Guardiola 'big club' comments don't help his cause at Manchester City
Pep Guardiola was honest about his situation when he claimed he would have been sacked by Barcelona or Bayern Munich if he had the same season there as his debut campaign at Manchester City.
But saying: "At a big club, I'm sacked," isn't helpful to his cause -- something he instantly realised at his news conference ahead of Tuesday's game with West Brom.
"You have the [headlines] for tomorrow in the newspaper, you are happy, eh?" he replied when asked to clarify what he said.
Guardiola's mission won't be complete until he transforms City into the sort of club that would get rid of him for underachieving.
Since taking over at the Etihad last summer, Guardiola has spoken regularly about his desire to catch up with the European heavyweights, although his comments are often seized upon by critics who are ready to label City as a nouveau riche project and a club with no history.
The pressure of the job at Barca means they are set to appoint their fourth manager in five years since Guardiola quit the club, despite winning three La Liga titles and the Champions League in that time, although that does include Tito Vilanova, who was diagnosed with cancer during his brief spell in charge.
While at Bayern, fans held up a banner that read: "Pep war eh nie unser ding" -- Pep was never our thing -- shortly before he closed in on his third Bundesliga title in three years last season.
At City, Guardiola will finish a season without silverware for the first time in his managerial career yet there are very few rumblings among fans that he should be replaced at the end of the campaign.
Guardiola, 46, has suggested that the City supporters should be just as demanding.
"When you feel the pressure, the real pressure because you would be so criticised, the players make a step forward," he said after the 3-0 win over Southampton last month.
"Here I miss a little bit [of] the pressure. In Spain, especially in Germany, the pressure is higher to the players, to the manager, to everybody -- here it is calm."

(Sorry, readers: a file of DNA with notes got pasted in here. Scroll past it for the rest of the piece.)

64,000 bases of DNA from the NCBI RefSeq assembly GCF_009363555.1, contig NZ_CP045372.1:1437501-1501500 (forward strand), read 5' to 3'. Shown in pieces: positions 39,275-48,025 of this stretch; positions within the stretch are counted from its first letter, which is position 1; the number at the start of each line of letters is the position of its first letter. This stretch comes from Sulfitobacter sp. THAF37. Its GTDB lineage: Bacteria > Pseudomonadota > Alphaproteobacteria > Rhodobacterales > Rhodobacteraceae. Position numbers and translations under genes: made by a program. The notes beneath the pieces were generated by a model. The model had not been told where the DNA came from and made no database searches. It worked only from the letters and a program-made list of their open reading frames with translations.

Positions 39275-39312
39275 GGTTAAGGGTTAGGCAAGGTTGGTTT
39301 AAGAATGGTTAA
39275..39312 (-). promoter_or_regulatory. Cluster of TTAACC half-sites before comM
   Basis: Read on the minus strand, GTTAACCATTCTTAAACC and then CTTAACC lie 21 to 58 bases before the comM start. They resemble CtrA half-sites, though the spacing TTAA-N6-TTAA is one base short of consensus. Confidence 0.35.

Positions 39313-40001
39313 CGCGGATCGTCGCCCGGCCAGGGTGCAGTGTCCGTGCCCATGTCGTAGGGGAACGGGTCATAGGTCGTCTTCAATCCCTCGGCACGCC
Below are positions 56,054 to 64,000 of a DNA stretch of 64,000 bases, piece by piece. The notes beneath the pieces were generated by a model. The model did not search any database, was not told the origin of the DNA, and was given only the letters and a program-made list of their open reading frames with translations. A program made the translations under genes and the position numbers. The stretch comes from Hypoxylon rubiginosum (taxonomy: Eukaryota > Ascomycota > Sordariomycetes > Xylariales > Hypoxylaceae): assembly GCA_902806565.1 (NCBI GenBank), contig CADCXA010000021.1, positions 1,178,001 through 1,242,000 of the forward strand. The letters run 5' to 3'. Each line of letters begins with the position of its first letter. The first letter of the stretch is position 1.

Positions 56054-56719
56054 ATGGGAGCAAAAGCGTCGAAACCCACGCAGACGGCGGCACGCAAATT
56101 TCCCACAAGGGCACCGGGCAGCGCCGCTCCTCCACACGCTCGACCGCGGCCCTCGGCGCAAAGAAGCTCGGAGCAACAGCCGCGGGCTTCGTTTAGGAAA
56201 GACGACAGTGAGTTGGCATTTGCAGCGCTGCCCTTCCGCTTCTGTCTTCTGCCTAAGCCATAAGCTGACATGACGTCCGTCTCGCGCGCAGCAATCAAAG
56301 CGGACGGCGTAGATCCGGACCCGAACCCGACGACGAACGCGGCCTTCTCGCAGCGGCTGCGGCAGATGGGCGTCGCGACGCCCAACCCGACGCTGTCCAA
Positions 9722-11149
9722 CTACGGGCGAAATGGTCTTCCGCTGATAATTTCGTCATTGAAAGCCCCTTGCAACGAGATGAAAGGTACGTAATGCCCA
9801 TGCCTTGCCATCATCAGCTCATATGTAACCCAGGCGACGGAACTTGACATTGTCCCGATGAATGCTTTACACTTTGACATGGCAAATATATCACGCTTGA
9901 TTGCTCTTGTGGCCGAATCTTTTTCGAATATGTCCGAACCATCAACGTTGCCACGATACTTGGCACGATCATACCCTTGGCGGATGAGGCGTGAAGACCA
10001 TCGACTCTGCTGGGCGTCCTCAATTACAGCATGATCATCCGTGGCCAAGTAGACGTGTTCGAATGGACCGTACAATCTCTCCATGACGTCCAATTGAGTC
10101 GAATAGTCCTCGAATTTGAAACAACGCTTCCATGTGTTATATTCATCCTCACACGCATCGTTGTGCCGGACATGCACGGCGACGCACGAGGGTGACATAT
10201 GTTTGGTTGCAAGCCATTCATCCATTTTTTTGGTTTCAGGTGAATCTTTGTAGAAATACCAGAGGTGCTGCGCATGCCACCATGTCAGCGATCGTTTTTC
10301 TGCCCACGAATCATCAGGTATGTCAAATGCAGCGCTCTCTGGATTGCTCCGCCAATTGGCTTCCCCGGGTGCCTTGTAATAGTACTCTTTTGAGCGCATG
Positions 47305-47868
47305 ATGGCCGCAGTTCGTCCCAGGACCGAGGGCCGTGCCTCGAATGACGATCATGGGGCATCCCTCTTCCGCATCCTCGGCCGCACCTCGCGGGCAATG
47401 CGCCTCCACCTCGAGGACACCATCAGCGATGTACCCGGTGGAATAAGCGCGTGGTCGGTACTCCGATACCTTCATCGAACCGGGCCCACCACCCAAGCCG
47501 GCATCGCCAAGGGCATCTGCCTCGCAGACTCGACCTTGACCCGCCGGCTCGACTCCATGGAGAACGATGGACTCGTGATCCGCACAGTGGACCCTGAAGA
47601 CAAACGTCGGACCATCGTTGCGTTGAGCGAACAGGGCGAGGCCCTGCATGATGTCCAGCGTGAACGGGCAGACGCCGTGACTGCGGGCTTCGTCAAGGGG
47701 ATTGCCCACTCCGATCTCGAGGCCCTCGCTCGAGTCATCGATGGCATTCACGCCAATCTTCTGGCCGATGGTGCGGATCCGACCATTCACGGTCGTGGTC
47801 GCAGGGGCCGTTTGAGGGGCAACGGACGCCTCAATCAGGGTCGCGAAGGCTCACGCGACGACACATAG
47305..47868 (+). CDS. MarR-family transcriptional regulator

Guardiola's challenge at the Etihad is different to his previous two clubs. He has been hired to turn City into serial Premier League winners and regular challengers for the Champions League. They reached the Champions League semifinals for the first time ever last season but Europe's traditional heavyweights make it a regular occurrence. In the last decade, Barcelona and Real Madrid have been in the last four seven times, with Bayern reaching the semifinals just one time fewer.
Guardiola knows it will take time to catch them up and insists they are a long way behind their rivals.
"We don't have the history with this shirt of Barcelona, Juventus, Munich or Manchester United, not their titles," he said in January.
"It's about being in Europe [in the Champions League] and over the next decade to be there every year. That's more important to this club than winning one title, believe me, more than that."
After an incredible 10 wins from their opening 10 games, City's season has petered out as the Premier League challenge faltered in spring and Champions League hopes were ended by Monaco in March. That has led to suggestions that Guardiola is still struggling to get to grips with football in England.
City are set for another £200m reconstruction in the summer and the new season should be a better barometer of the progress the club is making. However, it could another decade before the Guardiola era could be judged a success if City are established among the European elite.
And whoever is in charge then will know they will get the sack if they fail to deliver after just one season.
Jonathan is ESPN FC's Manchester City correspondent. Follow him on Twitter: @jonnysmiffy.